Determined Rangers too much for undermanned Penguins
NEW YORK -- Perhaps the most important three words that New York Rangers coach Alain Vignette uttered in the wake of his team's Game 5 series-clinching 2-1 overtime victory against the Pittsburgh Penguins on Friday night:
"See you Monday."
With the breakneck speed of action and the unrelenting physical demands of playoff hockey, two days off must seem like an eternity to the Rangers.
They earned it.
The Rangers might not be the most dominant of Presidents' Trophy winners -- each of the five games in this series was the difference of one goal -- but they were a focused, committed bunch in punching their ticket to the second round, where they will meet the winner of the Caps-Isles series.
They used their speed, they contained the Penguins' top players and they rarely deviated from the game plan.
It was not always exciting hockey, but it was effective. And Friday's win delivered enough of the drama to make up for whatever was lacking in the first half of the series.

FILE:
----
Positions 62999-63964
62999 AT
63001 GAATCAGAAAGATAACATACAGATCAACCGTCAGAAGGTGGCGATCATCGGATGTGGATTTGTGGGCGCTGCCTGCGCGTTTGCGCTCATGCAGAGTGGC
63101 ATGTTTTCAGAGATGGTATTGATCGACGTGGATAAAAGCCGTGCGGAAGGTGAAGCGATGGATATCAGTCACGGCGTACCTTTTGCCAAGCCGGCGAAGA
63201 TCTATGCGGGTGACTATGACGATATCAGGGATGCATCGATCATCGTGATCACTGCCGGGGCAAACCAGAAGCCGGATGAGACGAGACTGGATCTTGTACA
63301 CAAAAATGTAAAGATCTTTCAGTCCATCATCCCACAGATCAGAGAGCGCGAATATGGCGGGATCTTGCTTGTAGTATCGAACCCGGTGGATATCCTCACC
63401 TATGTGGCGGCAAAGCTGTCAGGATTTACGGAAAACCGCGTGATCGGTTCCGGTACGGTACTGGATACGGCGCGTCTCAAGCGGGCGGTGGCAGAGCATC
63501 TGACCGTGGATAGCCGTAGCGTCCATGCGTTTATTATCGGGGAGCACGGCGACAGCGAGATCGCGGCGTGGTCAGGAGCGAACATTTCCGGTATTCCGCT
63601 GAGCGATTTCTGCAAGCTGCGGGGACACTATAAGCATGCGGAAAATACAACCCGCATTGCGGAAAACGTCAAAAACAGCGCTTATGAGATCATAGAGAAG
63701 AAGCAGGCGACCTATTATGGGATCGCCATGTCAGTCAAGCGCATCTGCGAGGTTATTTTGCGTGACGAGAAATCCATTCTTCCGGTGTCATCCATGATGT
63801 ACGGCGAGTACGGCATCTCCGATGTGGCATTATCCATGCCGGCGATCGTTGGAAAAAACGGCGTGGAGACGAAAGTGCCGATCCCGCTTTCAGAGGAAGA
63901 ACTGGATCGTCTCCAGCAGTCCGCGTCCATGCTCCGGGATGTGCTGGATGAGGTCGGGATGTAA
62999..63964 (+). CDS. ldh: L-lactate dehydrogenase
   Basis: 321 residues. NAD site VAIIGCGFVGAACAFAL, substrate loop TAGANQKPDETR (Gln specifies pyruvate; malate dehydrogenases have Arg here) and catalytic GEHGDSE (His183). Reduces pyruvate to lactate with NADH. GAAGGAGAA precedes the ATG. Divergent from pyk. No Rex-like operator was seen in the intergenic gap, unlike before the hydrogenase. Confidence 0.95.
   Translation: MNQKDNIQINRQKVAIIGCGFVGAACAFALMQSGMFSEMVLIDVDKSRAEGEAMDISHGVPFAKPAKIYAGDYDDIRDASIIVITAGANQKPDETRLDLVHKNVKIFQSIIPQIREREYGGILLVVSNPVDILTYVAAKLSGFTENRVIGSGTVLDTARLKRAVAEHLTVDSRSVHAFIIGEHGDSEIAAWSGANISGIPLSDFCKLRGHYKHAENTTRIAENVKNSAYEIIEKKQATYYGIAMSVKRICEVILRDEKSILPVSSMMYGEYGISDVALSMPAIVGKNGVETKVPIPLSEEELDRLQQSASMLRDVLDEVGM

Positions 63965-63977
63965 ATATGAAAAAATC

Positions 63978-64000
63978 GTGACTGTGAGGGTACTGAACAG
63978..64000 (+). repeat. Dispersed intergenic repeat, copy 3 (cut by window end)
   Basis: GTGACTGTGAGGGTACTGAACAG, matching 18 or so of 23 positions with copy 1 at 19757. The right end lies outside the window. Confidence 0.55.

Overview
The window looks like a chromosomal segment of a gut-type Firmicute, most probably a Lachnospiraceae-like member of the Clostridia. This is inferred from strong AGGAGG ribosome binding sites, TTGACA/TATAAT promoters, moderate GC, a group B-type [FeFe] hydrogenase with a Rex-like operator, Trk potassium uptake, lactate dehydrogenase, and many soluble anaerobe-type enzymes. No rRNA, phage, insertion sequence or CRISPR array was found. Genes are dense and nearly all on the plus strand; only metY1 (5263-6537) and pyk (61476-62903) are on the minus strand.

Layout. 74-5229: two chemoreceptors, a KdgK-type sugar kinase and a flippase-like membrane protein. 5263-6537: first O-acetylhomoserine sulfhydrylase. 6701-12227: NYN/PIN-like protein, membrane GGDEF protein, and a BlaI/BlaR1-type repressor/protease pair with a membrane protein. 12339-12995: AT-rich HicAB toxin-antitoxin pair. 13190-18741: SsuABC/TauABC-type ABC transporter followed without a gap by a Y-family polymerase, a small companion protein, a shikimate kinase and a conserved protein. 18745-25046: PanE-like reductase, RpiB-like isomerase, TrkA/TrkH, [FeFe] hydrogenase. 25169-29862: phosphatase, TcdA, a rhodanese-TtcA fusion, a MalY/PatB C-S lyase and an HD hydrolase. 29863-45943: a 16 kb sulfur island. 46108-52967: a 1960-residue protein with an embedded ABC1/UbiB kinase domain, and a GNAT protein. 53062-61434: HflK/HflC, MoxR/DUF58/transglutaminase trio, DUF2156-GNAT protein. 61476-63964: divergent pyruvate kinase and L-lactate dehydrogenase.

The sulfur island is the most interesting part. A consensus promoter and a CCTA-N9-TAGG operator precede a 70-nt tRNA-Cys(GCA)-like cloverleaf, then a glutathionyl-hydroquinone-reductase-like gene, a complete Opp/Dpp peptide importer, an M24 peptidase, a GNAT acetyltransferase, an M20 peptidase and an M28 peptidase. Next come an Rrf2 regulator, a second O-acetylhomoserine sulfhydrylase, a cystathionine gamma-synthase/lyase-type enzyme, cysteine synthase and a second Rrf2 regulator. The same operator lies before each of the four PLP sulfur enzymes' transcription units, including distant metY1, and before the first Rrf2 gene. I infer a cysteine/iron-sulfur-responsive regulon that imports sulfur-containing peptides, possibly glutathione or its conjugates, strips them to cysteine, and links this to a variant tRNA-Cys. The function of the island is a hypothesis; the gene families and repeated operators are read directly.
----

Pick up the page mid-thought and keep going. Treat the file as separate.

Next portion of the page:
"To experience a win in overtime in the playoffs, it's hard to find something better to experience," said goaltender Henri k Lutenist, who finished the game with 37 saves. "The adrenaline and pressure you play under, the satisfaction when you see the puck go in -- it's just amazing."
The Rangers opened Game 5 with a strong first period, punctuated by a power-play goal on their first man-up opportunity. Even when they lost forward Mats Uccello to injury in the period -- he was struck in the head by a shot and forced from the game -- they put pressure on Penguins goaltender Marc-Andre Floury and drove possession.
Floury, by the way, was fantastic, holding the Penguins in the game before the Pens tied it up on Nick Spaling's deflection and for the remainder as well. He deserved a better fate. He was, irrefutably, the best Penguin on the ice Friday night, probably the team's top performer in the entire series.